ADDENDUM: Need add star, hence can't use Socialise packages!

Please reference my first question here: USE CASE: Email & similar messaging on RabbitMQ/MQTT

My second question is that I would love to use Socialise packages, but need “add star” & “flag message” feature in my app.

I am making a political messaging app. As described in the link.

Doing a custom messaging system seems too much to support just two teeny features.

What is the best way out?? Should I use private collections? Or some thing else?

Rocket.Chat seems more for chats. It doesn’t support more that 50,000 users, & 500 concurrent ones.

Is there an option that supports about 5,000,000 total users? & other features?

Many Thanks in advance.

It sounds like you already like the socialize packages and consider them appropriate for your use case.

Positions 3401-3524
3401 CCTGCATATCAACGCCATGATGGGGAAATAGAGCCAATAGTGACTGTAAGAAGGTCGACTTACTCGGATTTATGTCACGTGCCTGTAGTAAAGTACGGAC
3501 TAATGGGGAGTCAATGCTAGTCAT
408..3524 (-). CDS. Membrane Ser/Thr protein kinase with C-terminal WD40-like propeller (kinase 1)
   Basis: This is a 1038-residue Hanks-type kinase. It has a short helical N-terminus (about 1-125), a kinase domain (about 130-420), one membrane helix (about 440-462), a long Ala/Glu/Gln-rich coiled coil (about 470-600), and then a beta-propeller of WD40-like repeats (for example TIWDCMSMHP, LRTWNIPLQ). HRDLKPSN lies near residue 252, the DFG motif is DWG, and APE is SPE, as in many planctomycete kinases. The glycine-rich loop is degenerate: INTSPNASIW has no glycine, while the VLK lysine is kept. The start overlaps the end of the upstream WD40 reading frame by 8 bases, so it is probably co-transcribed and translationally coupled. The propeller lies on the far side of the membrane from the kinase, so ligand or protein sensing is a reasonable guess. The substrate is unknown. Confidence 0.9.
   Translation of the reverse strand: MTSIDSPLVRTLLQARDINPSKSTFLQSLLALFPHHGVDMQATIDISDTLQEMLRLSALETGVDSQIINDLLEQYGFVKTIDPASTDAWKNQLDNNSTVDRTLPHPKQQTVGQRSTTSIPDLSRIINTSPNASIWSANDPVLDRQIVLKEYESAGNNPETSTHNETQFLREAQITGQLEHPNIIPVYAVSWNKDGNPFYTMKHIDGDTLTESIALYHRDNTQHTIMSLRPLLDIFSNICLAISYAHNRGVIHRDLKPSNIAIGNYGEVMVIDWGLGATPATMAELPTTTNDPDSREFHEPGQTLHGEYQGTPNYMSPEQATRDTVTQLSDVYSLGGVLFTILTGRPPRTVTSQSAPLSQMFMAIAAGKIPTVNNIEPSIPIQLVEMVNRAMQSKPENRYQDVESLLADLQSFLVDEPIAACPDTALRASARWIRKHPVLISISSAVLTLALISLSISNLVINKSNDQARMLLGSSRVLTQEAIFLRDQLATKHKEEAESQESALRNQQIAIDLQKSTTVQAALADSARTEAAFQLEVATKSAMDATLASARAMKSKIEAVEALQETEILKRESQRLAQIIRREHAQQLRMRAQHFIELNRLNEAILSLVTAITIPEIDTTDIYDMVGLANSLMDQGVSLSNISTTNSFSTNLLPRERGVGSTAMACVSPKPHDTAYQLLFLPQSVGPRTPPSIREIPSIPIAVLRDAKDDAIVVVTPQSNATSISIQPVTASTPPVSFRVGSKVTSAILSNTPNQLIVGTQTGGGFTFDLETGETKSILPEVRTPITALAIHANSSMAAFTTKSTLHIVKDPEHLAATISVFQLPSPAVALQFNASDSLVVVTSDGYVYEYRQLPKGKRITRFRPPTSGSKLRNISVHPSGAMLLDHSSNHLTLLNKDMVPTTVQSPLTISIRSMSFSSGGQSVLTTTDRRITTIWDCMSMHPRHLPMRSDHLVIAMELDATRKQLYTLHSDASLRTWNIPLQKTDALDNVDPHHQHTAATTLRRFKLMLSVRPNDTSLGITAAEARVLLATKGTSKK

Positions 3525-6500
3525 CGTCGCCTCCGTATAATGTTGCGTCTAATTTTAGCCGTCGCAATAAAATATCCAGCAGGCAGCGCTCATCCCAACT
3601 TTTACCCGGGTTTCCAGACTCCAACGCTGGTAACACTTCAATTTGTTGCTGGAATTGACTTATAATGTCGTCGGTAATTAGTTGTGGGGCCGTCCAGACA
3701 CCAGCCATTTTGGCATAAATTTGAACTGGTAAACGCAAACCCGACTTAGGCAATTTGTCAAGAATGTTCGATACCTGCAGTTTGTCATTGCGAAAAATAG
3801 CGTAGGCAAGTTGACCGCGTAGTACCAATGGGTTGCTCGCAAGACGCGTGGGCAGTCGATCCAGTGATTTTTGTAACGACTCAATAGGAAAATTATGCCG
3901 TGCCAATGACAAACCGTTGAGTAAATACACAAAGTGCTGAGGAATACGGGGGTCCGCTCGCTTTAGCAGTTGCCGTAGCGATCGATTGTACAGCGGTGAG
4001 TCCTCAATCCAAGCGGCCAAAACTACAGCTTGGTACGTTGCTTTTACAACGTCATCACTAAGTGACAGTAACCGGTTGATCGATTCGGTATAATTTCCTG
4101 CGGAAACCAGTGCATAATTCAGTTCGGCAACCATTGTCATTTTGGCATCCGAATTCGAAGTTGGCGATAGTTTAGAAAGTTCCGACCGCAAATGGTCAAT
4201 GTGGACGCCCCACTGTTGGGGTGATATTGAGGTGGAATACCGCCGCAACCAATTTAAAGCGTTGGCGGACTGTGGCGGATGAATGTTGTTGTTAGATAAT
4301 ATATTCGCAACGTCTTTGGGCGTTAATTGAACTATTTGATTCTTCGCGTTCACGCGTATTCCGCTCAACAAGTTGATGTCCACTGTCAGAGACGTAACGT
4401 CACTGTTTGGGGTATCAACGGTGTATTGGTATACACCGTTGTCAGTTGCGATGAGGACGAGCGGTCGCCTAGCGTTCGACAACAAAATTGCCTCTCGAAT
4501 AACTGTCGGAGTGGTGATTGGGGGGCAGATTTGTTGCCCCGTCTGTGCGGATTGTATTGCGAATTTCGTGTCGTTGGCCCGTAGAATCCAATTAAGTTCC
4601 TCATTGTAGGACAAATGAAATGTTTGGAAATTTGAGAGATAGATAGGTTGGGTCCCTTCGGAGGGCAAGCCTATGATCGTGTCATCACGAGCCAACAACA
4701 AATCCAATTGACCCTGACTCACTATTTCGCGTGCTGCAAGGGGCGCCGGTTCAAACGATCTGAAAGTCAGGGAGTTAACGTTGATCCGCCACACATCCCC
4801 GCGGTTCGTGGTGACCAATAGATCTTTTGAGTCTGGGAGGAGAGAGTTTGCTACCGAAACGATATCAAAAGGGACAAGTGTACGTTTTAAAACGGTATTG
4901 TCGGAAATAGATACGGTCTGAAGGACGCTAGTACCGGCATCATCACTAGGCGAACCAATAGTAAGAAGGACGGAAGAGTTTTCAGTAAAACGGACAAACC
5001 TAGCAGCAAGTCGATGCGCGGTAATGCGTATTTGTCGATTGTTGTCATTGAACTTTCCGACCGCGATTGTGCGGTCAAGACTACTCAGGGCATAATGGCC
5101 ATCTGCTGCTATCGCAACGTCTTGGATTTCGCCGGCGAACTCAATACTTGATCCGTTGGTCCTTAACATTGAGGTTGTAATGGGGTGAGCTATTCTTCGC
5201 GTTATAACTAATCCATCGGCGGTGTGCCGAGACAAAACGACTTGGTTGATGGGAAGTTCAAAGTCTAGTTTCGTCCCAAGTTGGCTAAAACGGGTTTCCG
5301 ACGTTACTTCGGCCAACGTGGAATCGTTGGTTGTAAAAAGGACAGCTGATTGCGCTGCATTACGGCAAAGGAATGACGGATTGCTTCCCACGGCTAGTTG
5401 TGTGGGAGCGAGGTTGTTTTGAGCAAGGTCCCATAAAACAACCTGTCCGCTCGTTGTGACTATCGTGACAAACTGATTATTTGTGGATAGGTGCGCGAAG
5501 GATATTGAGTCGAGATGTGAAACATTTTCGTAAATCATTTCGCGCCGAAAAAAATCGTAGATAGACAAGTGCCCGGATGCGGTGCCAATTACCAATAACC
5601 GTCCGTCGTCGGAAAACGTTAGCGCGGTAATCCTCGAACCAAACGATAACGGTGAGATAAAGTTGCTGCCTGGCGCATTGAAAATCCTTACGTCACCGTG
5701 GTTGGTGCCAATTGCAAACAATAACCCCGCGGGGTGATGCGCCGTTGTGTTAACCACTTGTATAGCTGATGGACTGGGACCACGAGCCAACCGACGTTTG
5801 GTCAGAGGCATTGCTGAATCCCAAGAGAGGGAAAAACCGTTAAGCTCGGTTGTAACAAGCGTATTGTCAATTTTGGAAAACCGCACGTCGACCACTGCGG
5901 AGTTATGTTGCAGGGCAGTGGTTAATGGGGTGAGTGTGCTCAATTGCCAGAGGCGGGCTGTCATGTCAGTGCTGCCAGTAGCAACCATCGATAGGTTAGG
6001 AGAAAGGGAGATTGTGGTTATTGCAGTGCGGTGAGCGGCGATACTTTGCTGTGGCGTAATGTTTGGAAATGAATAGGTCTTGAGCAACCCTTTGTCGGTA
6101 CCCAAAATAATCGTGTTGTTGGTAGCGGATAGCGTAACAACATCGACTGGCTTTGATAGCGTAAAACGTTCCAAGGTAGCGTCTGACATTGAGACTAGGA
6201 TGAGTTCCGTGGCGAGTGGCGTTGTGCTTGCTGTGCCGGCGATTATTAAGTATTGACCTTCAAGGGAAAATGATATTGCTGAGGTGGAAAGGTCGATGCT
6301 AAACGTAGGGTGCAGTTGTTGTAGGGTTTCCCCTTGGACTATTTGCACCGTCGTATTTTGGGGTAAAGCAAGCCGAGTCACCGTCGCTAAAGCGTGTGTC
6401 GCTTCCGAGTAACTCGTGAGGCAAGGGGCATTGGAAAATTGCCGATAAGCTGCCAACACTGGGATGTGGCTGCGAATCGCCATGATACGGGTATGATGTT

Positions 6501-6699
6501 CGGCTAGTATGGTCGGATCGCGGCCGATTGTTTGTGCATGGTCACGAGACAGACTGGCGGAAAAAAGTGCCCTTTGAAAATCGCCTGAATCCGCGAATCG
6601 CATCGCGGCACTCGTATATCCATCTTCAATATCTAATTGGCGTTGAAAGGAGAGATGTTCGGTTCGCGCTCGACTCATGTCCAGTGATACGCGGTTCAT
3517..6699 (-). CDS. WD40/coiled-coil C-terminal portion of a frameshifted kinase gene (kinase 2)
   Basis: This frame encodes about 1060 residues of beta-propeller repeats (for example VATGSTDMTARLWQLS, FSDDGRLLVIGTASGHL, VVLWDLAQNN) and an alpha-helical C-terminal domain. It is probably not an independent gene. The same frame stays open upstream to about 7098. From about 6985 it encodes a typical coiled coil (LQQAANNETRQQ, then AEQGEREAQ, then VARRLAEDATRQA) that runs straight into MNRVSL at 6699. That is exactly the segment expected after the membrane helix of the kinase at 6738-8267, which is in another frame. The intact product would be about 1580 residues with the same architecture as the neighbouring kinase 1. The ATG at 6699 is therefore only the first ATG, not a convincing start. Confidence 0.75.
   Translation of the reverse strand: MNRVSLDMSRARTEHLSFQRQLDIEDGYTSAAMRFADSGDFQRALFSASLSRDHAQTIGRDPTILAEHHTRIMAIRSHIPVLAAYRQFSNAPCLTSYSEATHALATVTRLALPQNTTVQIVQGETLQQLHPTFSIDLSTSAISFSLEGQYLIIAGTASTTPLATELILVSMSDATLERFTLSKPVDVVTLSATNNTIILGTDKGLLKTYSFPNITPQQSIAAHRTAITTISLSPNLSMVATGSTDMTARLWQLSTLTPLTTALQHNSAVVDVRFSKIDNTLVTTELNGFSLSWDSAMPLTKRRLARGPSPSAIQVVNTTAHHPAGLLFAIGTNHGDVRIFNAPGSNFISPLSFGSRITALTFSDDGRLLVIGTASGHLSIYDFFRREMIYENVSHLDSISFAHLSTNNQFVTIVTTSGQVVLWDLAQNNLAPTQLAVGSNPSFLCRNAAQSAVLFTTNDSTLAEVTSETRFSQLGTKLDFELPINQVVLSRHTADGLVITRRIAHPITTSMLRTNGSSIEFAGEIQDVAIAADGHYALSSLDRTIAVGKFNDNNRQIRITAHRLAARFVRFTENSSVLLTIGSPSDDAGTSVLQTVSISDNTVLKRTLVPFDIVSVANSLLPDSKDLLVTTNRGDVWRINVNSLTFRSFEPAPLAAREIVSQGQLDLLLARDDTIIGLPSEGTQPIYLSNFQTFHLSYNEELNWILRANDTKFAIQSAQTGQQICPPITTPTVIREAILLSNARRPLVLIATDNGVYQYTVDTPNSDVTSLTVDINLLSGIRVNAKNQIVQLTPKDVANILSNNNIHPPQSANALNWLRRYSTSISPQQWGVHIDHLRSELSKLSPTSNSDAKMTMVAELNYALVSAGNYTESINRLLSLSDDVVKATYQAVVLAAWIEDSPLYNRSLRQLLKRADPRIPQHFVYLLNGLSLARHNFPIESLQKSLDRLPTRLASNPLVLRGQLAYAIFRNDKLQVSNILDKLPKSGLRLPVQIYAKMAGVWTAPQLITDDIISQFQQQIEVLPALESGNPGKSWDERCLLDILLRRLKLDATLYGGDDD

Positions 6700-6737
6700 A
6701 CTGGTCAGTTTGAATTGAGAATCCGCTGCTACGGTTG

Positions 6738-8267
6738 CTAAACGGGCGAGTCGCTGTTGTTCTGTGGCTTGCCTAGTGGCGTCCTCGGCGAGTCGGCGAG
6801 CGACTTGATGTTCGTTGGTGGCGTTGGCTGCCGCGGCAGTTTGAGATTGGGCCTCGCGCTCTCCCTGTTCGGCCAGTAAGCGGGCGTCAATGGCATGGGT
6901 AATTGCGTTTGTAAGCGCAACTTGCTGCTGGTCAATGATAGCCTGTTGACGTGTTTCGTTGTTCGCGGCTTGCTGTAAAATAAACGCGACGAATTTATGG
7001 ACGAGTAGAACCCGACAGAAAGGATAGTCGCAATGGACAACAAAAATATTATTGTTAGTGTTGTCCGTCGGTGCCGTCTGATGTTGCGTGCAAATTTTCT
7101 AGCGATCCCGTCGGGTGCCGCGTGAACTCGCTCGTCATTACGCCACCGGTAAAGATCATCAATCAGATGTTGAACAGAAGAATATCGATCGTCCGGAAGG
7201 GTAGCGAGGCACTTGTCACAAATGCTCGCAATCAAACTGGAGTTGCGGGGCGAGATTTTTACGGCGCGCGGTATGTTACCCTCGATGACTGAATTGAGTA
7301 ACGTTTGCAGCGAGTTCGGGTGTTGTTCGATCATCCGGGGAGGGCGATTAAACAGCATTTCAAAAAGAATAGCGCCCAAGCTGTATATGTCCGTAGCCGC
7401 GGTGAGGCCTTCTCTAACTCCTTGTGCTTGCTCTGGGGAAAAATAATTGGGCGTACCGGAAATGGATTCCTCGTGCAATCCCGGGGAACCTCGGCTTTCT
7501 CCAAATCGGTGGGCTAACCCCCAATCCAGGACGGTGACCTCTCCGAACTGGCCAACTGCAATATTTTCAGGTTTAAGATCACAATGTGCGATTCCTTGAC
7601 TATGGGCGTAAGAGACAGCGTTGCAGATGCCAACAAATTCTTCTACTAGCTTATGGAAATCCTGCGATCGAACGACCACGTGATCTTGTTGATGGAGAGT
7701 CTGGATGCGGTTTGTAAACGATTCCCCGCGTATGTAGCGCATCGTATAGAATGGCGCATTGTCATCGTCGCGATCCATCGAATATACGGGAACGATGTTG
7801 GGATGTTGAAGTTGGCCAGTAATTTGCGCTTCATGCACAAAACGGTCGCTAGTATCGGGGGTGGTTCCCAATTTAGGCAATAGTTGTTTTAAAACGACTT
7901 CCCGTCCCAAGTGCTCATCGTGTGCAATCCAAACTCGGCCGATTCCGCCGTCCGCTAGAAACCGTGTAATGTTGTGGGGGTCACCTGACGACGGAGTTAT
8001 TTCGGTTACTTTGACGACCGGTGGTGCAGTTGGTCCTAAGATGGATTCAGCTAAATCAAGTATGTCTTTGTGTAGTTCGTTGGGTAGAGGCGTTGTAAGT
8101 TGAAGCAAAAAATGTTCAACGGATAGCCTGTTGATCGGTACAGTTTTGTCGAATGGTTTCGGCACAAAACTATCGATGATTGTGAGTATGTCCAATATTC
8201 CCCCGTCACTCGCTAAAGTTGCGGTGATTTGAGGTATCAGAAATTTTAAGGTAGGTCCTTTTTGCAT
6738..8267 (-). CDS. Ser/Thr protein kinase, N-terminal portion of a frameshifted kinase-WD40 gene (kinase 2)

So, why don’t you consider adding those “two teeny features” to socialize packages and send a PR to the original maintainer as a contribution?

This way, you would both have solved your problem and helped the community.

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Take a look at the upcoming Socialize v1 (they are inline with Guide recommendation so should be easier to scale). It should have a bit more stuff up your alley (reddis-oplog is right now the main dev focus).

As for add star, you can use the likeable package and on the front end instead of naming it likes, name it stars. Flagging messages would be a really nice features. Reporting is planned, but right now there are other priorities, so as @serkandurusoy suggested, PRs are encouraged.

With such a high number of users there you will have to deal with scaling, no package (that hasn’t already dealt with such a high scaling) is prepared for that initially. There are many specifics to scalings that you will have to figure out pretty much on your own based on your app (or get someone who already is experienced in that area). I hope to go through it as well with Socialize packages, but it will be a while. If you can identify bottlenecks in the packages feel free to open issues or write on Slack, me, @copleykj (and other contributors) will be more than happy to tackle them.